As pretty much any economist worth his salt can confirm, it’s relatively easy to find numbers which paint whichever picture you want to “pitch” or, in other words, I for one can easily come up with more than plausible fact-backed scenarios which paint a picture of glowing prosperity for China. However, I can just as easily find statistics which tell us the exact opposite.
While I don’t necessarily adhere to the adage that the truth is always in the middle, I do firmly believe it’s certainly NOT in the extremes in the overwhelming majority of cases. As such, through this article, we will be doing just that: going over the proverbial extremes so as to have the context-related “foundation” necessary to form an objective opinion.
Let’s start with the positives.
And, right from the beginning, I want to make it clear that most metrics do indeed paint a very positive picture for China as a whole. With “as a whole” being the operative term because as we will find out later on, things aren’t as peachy for the average Chinese citizen… at least not yet. For now, let’s stick with the positives and mention that, indeed, such arguments abound. From China being the world’s #2 nation by nominal GDP and actually on position #1 in terms of PPP GDP to industry-specific statistics, which have China as the worldwide leader when it comes to anything from “old school” industries such as coal to new ones such as solar energy production, wind energy production, electric cars and so on.
Furthermore, even for industries where China is not yet the global leader, the industry-specific growth rate pattern makes it clear that it is only a matter of time until China will reach position #1. This is especially valid for highly research and development-dependent industries such as Artificial Intelligence, robotics and so on.
Even if we venture outside the relative comfort of economics and analyze dimensions such as China’s geopolitical influence, we cannot help but notice positive mega-trends, with textbook examples such as the China-dominated Asian Infrastructure Investment Bank and especially the $4 to $8 trillion Belt and Road Initiative… let’s just say that there are more than a few irrefutable examples which make it clear that China’s geopolitical influence is skyrocketing. Can one say it is spending its way to becoming geopolitically influential? Most definitely. But in the end, what matters more: HOW China gets there or WHETHER China does it?
Unfortunately, it’s time to move on to the negatives.
If you’ve read the three paragraphs which pertain to the positive aspects associated with China, you’ve most likely noticed a peculiar pattern: that discussions exclusively revolve around “China” as an entity, with not that much attention being paid to the individual. This is the dichotomous dimension of our analysis, the realization that there’s a remarkably significant gap between the situation of China as a whole and the situation of the average Chinese.
As mentioned in our article about the more or less misleading aspects which pertain to China’s population, we need to understand that a lot of today’s China-related success stories are, to a very significant degree, a function of China’s 1.4 billion population. In other words, yes, China has a GDP of over $14 trillion, with only the United States with its $21+ trillion surpassing it. However, China’s GDP was generated by the combined effort of 1.4 billion citizens, whereas the GDP of the United States is the result of the combined effort of just over 300 million citizens.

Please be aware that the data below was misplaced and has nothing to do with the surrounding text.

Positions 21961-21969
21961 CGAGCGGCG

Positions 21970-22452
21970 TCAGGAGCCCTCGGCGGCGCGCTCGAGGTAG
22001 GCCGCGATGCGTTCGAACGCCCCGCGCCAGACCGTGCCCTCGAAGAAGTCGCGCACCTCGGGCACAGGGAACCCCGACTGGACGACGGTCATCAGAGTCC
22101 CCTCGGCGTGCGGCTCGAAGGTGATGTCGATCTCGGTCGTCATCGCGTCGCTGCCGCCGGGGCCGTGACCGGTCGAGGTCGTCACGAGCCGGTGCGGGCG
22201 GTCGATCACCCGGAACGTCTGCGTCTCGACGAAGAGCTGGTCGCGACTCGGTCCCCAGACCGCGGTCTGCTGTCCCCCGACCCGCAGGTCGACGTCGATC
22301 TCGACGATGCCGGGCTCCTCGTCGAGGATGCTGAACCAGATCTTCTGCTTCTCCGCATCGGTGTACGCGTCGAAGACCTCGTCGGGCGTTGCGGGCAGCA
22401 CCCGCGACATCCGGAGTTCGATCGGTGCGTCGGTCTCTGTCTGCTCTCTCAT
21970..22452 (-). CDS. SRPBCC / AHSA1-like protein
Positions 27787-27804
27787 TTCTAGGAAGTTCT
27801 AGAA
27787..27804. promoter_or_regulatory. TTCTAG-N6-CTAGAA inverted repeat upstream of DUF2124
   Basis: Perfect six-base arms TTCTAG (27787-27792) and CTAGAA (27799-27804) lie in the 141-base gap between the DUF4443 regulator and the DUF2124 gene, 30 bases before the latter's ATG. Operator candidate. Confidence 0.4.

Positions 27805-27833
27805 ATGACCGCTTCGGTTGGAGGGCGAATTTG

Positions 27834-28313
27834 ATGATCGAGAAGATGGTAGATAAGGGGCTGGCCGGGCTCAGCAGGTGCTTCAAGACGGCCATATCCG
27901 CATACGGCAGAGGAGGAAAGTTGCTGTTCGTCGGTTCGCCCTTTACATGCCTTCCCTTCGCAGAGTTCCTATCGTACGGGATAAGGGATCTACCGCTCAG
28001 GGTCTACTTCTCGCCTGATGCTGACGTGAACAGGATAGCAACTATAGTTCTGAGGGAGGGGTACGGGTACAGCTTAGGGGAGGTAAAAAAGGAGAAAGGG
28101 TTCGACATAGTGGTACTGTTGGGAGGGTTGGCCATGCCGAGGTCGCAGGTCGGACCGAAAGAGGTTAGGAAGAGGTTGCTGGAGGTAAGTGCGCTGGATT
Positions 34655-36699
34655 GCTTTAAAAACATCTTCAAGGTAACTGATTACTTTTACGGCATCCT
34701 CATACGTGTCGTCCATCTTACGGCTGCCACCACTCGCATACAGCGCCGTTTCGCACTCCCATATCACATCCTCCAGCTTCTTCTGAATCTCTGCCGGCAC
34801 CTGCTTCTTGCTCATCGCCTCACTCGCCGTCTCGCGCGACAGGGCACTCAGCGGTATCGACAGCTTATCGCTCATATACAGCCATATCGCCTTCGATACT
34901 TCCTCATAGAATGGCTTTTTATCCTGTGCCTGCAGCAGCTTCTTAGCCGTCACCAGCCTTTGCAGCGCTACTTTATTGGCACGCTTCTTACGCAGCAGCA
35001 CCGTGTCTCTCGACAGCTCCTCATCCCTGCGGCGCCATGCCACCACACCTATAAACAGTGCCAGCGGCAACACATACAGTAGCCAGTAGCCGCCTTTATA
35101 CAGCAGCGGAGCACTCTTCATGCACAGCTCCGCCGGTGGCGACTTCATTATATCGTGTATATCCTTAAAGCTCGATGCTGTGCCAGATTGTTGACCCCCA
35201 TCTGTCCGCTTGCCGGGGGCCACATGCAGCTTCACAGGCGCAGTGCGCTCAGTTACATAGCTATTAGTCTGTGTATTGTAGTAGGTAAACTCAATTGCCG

As we move from country-oriented statistics to more granular “per capita” ones, we cannot help but notice that not only is China not a global leader, it is actually below average when it comes to many metrics. For example, while China does indeed have the world’s #2 nominal GDP, if we divide it by its current population, we cannot help but notice that according to recent World Bank data, the US has a roughly 6.5 times higher GDP Per Capita than China. Far from dominant, one might say.
More specific indicators such as the household disposable income (based on data provided by the National Bureau of Statistics of China and corroborated by the Federal Reserve Bank of St. Louis) paint the same picture: that the situation isn’t as great on a granular level. While when it comes to affluent regions such as Beijing and Shanghai, we’re looking at roughly 50,000 CNY per person, we cannot ignore poorer regions such as Xizang, Gansu or Guizhou, where the disposable income on a per capita basis is approximately 5 times lower. And even in regions such as Beijing and Shanghai, a lot of income-related advantages are melted away by comparatively high costs of living, with real estate prices being a whopping 7 times higher compared to regions such as Shaanxi, Guizhou or Hunan. As strange as it may sound, if we were to compile an index where the per capita household income is adjusted by let’s say real estate prices, people in Beijing or Shanghai are actually worse off than the average Chinese from a quality of life perspective.
After drawing the line, we realize there is actually little in the way of controversy when it comes to our analysis. The data, if we take the time to actually go through it properly, paints a fairly logical picture of reality, one which easily passes empirical validation: the fact that China as an entity is remarkably dominant when it comes to more and more country-oriented metrics but that the average Chinese citizen still has a lot of catching up to do until parity with Western counterparts is within reach.